To think I learned about about the “Great Work” from a repeating tarot card from my deck back in 1998; deck is called Tarot of the Spirit. I’m still completely open to understanding exactly what that means. 🙂 I defined it for myself intuitively, and by dancing through diverse esoteric literature—> which I admire your primary *focus* on Hillman. One must go deeply, indeed.

        Grateful for the feeling of camaraderie I get from visiting your blog.

        Yes, the joke was “Horror-scope” hehehe 😀 By the way, my favorite part about the astrological image is that the two figures are pointing outside. The desire to understand “as above so below,” or is it farcical?

        Sorry for my lengthy response, I am simply putting off other studies that I should be tending to for this one I have been tending to for quite some time. Carl Jung’s natal chart is fairly similar to my own (at least according to one account for his birth data, accuracy is required but not always verifiable) and it creeps me out–in a good way! But still…

        I’ll maybe post about that sometime on my own blog if I feel brave enough. *IF* but that probably won’t happen. He’s such a cool dude; and, I don’t want to try to claim his “coolness” for my own. To this day, I haven’t come across anyone with a chart as similar to mine. *weird*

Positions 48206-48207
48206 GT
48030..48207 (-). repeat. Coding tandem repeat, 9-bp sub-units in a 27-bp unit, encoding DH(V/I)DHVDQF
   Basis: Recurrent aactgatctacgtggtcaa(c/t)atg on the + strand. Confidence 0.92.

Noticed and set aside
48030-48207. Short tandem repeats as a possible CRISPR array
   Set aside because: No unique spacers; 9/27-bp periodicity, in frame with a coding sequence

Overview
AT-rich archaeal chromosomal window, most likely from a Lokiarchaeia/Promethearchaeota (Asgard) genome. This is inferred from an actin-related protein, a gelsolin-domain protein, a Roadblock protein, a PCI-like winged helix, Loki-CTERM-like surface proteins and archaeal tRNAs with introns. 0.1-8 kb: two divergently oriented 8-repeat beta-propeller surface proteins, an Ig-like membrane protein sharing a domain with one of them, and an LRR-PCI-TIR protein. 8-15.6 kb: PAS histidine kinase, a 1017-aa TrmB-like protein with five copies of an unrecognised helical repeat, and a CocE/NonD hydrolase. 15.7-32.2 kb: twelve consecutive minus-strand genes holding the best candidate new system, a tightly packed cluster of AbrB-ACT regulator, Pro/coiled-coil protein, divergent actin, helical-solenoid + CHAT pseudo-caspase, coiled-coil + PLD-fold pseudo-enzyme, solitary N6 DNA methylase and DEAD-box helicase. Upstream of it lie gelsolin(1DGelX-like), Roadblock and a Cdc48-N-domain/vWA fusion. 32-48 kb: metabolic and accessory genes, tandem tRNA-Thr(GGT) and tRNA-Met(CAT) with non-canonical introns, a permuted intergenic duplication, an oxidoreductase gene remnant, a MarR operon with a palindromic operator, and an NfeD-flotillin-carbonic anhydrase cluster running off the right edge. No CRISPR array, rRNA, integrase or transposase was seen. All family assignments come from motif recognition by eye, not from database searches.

Herein are my etchings; I allowed myself to ramble. I’m thinking of Leonard Cohen’s famous quote, “There is a crack in everything.That’s how the light gets in.”

        With gratitude,

        xoxo, Ka

        Liked by 1 person

  7. Debra, I loved this sentence: “The compassion that leads to love comes to us primarily through our own inescapable vulnerabilities.”

    The connection that James Hillman found between myths, archetypal figures of myth, and the drawing forth of our character through our epic struggles, is certainly something I find through astrology. It is amazing to me how this can be found not just in myths associated with planets such as Mercury, but also in all the myriad asteroids.

    with gratitude,


    1. Dear Gray,
      Thanks for reading here and leaving a note. I am still very much learning to think astrologically and find that I understand best through what little knowledge I have of mythology. Your posts are very enjoyable to me as I try to absorb the language and associations.

      Oh yeah, Hillman remains a primary influence for me, especially in contemplating language and the history of ideas.



  8. “Character cannot be developed in ease and quiet. Only through experience of trial and suffering can the soul be strengthened, ambition inspired, and success achieved.” Helen Keller

    I think Helen Keller’s quote pulls it all together. Who I am at the core gets strengthened when I choose to be the bigger, kinder, gentler person. Always happy Deb to see the astro art and references as well.

    Regarding your aunt Bunny, it is such a gift that she came before you and served as a template for being authentically you.

    Your post struck me to pose this question: How many people, especially female, just pretend to be with society’s conventions regarding fashion, style and behavior deemed gender appropriate?